Buffy the virus detector: COVID-19-sniffing dog on staff at Florida hospital
By CHRISTOPHER SPATA | Tampa Bay Times | Published: April 29, 2021
Stars and Stripes is making stories on the coronavirus pandemic available free of charge. See more staff and wire stories here. Sign up for our daily coronavirus newsletter here. Please support our journalism with a subscription.
(Tribune News Service) — Three days a week, Buffy greets visitors at the entrance to
Few decline the offer when they see the yellow Labrador retriever with a wagging tail. People generally don’t love going to a hospital, said CEO
Buffy was trained by
The original plan for 2020 was to train dogs to detect heightened levels of cortisol, the stress hormone. That could let the dogs know when to wake up military veterans suffering night terrors or get them out of a stressful situation before a panic attack strikes.
The coronavirus pandemic derailed that plan but opened the door to another. Small, early studies on dogs trained to detect COVID-19 in
The four dogs selected were not the top of their class. In fact, they’d flunked out of Southeastern’s guide dog training.
“They all had small animal distraction, or prey drive, and they were a little high-energy,” the dogs’ trainer
Training dogs to detect the virus required actual virus samples. For that they turned to Meade, the hospital CEO, who has served on Southeastern Guide Dogs’ board for years.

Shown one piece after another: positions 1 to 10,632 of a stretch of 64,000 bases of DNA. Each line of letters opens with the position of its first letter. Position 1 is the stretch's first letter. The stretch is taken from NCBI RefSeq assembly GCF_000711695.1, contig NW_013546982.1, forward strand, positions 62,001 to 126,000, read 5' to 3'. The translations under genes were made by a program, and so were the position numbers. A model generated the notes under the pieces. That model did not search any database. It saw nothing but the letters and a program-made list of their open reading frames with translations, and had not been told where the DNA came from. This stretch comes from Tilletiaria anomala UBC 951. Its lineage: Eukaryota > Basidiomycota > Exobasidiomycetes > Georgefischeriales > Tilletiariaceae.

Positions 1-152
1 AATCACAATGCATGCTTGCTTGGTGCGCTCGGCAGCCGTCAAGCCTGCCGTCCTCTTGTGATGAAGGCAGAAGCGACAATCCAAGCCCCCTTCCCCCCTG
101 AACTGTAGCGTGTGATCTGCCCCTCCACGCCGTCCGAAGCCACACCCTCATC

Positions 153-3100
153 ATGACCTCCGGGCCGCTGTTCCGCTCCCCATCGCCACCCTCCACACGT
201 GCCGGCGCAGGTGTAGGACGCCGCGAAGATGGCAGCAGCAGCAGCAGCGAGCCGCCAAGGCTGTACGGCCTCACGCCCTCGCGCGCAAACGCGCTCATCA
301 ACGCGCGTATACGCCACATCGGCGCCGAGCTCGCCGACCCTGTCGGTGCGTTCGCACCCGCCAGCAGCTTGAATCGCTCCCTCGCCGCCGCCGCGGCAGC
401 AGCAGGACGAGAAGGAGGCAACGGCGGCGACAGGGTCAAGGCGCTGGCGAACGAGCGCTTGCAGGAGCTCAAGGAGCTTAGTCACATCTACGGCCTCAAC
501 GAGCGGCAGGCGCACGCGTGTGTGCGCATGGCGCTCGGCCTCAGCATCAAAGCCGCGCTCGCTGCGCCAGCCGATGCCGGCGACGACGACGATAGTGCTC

Saliva samples were collected from
They needed enough samples to ensure the dogs were able to filter out various other elements.
“If someone ate a chicken sandwich, or smoked a cigarette, or had Doublemint gum, those odors would be in the sample, too,” Parrow said. “If (the dogs) were trained on sample one, with Doublemint gum in it, and I’d bring out sample two, with coffee in it, they would learn what the samples had in common — the virus — and alert to that, not coffee or Doublemint gum.”
They trained for three months. At the end, Buffy was 95% accurate at detecting the virus samples. The glaring question then, Parrow said, was whether the dogs would be able to switch from inactive virus samples in training to live infections in the field.
Buffy was working at the hospital for a few weeks before it happened.
Someone arrived at the entrance. As part of the screening process every visitor goes through, someone took their temperature and asked them questions about symptoms. They did not have any.
Buffy pointed her snoot at the person’s feet and sniffed. She lay down next to them — her signal for detecting the virus. It was the first time she’d done that.
The person was handed an information sheet and escorted to take a rapid test. It came back positive for COVID-19.
No one was happy to hear that someone had the virus, but Parrow felt relief. Buffy, it appeared, could detect a live infection.
While scientists agree more research is needed, COVID-19-detecting dogs could become more commonplace. The
Meade said he believes
Three of the four dogs
Buffy now lives with Meade when she isn’t working at the hospital. A working dog has to practice, so he hides little canisters of inactive virus around the house for her to sniff out.